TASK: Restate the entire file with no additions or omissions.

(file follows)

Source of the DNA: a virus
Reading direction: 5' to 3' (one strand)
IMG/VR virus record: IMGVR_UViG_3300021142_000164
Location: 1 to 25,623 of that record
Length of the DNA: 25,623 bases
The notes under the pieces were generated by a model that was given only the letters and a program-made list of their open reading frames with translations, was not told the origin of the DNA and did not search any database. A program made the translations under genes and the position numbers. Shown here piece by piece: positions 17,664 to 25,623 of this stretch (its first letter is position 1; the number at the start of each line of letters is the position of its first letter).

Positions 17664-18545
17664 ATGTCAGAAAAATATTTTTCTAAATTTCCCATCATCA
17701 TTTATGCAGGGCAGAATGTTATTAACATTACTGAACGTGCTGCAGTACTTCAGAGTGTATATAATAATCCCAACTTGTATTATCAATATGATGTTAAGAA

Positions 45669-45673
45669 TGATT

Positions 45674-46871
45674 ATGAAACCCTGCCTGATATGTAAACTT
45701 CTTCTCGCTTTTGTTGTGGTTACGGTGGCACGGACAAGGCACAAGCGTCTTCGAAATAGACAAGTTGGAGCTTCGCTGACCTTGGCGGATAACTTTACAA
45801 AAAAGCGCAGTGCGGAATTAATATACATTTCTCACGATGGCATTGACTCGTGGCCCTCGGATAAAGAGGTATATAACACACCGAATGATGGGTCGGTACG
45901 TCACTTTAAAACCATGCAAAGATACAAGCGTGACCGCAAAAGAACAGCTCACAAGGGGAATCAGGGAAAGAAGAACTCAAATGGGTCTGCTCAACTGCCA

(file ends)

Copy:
Source of the DNA: a virus
Reading direction: 5' to 3' (one strand)
IMG/VR virus record: IMGVR_UViG_3300021142_000164
Location: 1 to 25,623 of that record
Length of the DNA: 25,623 bases
The notes under the pieces were generated by a model that was given only the letters and a program-made list of their open reading frames with translations, was not told the origin of the DNA and did not search any database. A program made the translations under genes and the position numbers. Shown here piece by piece: positions 17,664 to 25,623 of this stretch (its first letter is position 1; the number at the start of each line of letters is the position of its first letter).

Positions 17664-18545
17664 ATGTCAGAAAAATATTTTTCTAAATTTCCCATCATCA
17701 TTTATGCAGGGCAGAATGTTATTAACATTACTGAACGTGCTGCAGTACTTCAGAGTGTATATAATAATCCCAACTTGTATTATCAATATGATGTTAAGAA

Positions 45669-45673
45669 TGATT

Positions 45674-46871
45674 ATGAAACCCTGCCTGATATGTAAACTT
45701 CTTCTCGCTTTTGTTGTGGTTACGGTGGCACGGACAAGGCACAAGCGTCTTCGAAATAGACAAGTTGGAGCTTCGCTGACCTTGGCGGATAACTTTACAA
45801 AAAAGCGCAGTGCGGAATTAATATACATTTCTCACGATGGCATTGACTCGTGGCCCTCGGATAAAGAGGTATATAACACACCGAATGATGGGTCGGTACG
45901 TCACTTTAAAACCATGCAAAGATACAAGCGTGACCGCAAAAGAACAGCTCACAAGGGGAATCAGGGAAAGAAGAACTCAAATGGGTCTGCTCAACTGCCA